This subject has caused considerable trouble, forcing me to give a good deal of time and reflection to it. I regret that crimination and recrimination are mingled it. I surely need not to assure you that I have no doubt of your loyalty and devoted patriotism; and I must tell you that I have no less confidence in those of Gov. Pierpoint and the Attorney General. The former, at first, as the loyal governor of all Virginia, including that which is now West-Virginia; in organizing and furnishing troops, and in all other proper matters, was as earnest, honest, and efficient to the extent of his means, as any other loyal governor. The inauguration of West-Virginia as a new State left to him, as he assumed, the remainder of the rebel lines, and consequently within his reach, certainly gives a somewhat farcical air to dominion; and I suppose he, as well as I, has considered that it could be useful for little else than as a nucleus to add to. The Attorney General only needs to be known to be relieved from all question as to loyalty and thorough devotion to the national cause; constantly restraining as he does, my tendency to clemency for rebels and rebel sympathizers. But he is the Law-Officer of the government, and a believer in the virtue of adhering to law.9

The letter was never finished by the President and was not sent until December 21, 1864 after General Butler ordered elections in his Virginia district – elections that Governor Pierpont opposed. The election over, President Lincoln dealt with Butler more firmly: “Let this be suspended, at least, until conference with me, and obtaining my approval.”10 Meanwhile, Butler failed in an expedition to capture Fort Fisher on the coast of North Carolina. General Grant’s patience with Butler also failed and he demanded authority to replace him. On January 7, 1865, by “direction of the President of the United States,” Butler was relieved of his command and sent home.11 He joined a growing group of furloughed generals – like George B. McClellan, John A. McClernand, and John C. Frémont.

General McClellan was given the opportunity for friendship when he was dramatically promoted to head the Army of the Potomac in August 1861 and as commander of the entire army a few months later. He never took the opportunity. Indeed, from his sense of superiority, McClellan disdained it. Mr. Lincoln understood ambition; he did not disdain it. But McClellan had ambition without humility. He virtually forced out Winfield Scott as Union general-in-chief. He felt ever persecuted by the imbeciles in Washington. Lincoln biographer Alonzo McDonald wrote:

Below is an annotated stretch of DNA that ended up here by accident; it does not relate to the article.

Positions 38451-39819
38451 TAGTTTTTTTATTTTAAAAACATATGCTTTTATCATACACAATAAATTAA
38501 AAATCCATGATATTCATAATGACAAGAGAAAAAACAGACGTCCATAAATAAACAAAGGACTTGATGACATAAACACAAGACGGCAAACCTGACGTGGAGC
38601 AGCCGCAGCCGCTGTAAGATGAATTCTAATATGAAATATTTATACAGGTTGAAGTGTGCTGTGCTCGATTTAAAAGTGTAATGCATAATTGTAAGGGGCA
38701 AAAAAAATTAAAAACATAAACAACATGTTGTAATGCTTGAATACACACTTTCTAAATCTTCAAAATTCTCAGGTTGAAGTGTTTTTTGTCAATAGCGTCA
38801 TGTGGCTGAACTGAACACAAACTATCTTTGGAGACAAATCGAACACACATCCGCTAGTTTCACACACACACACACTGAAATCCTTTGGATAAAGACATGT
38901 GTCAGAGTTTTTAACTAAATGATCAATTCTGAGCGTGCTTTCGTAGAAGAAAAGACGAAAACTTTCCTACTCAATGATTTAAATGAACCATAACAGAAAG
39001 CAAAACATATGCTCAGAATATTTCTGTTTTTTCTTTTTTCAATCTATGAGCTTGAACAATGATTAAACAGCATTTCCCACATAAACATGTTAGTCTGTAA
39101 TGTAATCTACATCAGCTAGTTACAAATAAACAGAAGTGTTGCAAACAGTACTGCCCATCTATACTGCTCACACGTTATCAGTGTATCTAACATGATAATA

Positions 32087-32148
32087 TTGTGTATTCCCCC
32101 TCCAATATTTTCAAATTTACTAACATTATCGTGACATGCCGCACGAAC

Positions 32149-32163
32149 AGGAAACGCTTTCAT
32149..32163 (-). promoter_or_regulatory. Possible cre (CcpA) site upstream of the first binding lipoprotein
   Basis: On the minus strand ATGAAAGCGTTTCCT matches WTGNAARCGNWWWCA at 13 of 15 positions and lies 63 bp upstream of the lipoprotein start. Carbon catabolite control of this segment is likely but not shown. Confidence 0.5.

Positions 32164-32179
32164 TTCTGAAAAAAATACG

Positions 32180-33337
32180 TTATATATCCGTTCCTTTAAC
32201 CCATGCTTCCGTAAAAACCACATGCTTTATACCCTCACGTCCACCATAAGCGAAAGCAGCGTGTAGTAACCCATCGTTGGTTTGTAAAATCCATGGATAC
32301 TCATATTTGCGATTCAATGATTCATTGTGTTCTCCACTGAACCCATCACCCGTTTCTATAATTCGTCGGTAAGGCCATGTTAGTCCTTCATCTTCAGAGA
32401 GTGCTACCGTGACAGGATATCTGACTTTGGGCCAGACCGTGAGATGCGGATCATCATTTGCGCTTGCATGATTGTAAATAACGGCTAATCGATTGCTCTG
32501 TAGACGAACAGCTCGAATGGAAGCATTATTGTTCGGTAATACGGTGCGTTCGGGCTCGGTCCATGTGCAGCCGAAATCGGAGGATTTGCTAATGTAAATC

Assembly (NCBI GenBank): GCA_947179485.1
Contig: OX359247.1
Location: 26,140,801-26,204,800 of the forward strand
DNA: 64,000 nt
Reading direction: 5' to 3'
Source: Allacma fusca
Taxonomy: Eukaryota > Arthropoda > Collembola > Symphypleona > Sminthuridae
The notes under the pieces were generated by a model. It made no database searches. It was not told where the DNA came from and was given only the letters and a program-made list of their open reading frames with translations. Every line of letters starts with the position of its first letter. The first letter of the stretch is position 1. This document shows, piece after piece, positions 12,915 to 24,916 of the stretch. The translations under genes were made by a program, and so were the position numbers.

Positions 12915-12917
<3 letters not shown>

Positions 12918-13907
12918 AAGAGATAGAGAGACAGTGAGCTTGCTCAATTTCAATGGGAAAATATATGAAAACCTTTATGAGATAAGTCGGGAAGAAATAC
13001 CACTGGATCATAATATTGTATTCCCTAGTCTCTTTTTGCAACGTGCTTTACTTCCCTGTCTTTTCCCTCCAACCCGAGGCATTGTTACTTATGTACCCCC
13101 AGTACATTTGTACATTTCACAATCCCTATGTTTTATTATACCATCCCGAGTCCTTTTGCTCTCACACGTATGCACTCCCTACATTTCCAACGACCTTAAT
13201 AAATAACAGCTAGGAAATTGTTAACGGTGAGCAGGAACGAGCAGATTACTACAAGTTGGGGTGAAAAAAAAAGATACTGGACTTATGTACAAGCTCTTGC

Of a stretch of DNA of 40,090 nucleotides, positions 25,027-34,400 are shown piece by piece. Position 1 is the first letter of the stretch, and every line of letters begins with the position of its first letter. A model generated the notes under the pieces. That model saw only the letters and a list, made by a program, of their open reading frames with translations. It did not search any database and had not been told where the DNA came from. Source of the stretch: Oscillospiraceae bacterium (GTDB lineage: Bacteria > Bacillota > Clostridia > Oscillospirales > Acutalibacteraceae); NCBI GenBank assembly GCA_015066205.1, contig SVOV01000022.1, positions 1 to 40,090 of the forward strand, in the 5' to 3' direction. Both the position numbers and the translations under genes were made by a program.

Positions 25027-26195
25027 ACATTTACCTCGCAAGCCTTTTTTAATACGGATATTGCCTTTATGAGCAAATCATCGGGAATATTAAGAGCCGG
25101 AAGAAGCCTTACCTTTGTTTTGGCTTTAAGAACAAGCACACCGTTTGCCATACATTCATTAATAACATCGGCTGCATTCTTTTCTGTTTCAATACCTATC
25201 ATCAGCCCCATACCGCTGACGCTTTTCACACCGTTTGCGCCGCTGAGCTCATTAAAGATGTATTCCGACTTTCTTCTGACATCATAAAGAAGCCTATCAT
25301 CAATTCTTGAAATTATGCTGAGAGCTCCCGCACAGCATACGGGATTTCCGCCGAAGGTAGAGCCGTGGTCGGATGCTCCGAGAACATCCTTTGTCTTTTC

“McClellan’s engaging personality, moreover, was not without its wonted effect, for it stirred the great heart in the White House to a feeling of friendliness quite apart from mere official support. We have seen something of the President’s amiable indulgence toward the statesmen who severally fancied that their names spelled the country’s salvation; but none of them, it is safe to say, were treated with such consideration as was shown, in the beginning, at least, to the ‘Young Napoleon.'” McClellan’s pretensions met with the utmost good humor. Flowers and invitations to dinner and kind words poured in upon him from the Executive Mansion, until even he, a very glutton for honor, turned aside to cry, ‘Enough!'”12

In early March 1862, President Lincoln summoned McClellan to the White House and told the general that there were rumors that his strategy “was conceived with the traitorous intent of removing its defenders from Washington, and thus giving over to the enemy the Capital and the government, thus left defenceless.” In response to McClellan’s indignation, Mr. Lincoln said that “he did not believe a word of it.”13 Effective generals understood Lincoln’s need to speak frankly to them.

As the war wore on, there was less opportunity for generals to interact with President Lincoln since they required permission to visit the nation’s capital. It was a reasonable restriction since a good deal of trouble had been caused in December 1862 by Army of the Potomac generals circumventing the chain of command and taking their complaints against their commander, Ambrose Burnside, directly to the White House.

President Lincoln knew that generals needed that to be treated with a combination of direction and tact. That combination can seen in a letter President Lincoln wrote but didn’t send to George Meade in July 1863. General Henry W. Halleck had telegraphed Meade on July 14 about the Administration’s unhappiness to expeditiously follow up on the Union victory at Gettysburg: “The enemy should be pursued and cut up, wherever he may have gone. This pursuit may or may not be upon the rear or flank, as circumstances may require. The inner flank toward Washington present the greatest advantages. Supply yourself from the country as far as possible. I cannot advise details, as I do not known where Lee’s army is, nor where your pontoon bridges are. I need hardly say to you that the escape of Lee’s army without another battle has created great dissatisfaction in the mind of the President, and it will require an active and energetic pursuit on your part to remove the impression that it has not been sufficiently active heretofore.”14

Meade’s reply clearly reflected his impatience: “Having performed my duty conscientiously and to the best of my ability, the censure of the President conveyed in your dispatch of 1 p.m. this day, is, in my judgment, so undeserved that I feel compelled most respectfully to ask to be immediately relieved from the command of this army.” Halleck tried to pacify Meade: “My telegram, stating the disappointment of the President at the escape of Lee’s army, was not intended as a censure, but as a stimulus to an active pursuit. It is not deemed a sufficient cause for your application to be relieved.”15 President Lincoln penned a response which he marked “To Gen. Meade, never sent, or signed.” The President was clearly distressed and needed to express his feelings – but also realized that the expression of those feelings would injure a general who had faithfully served his country: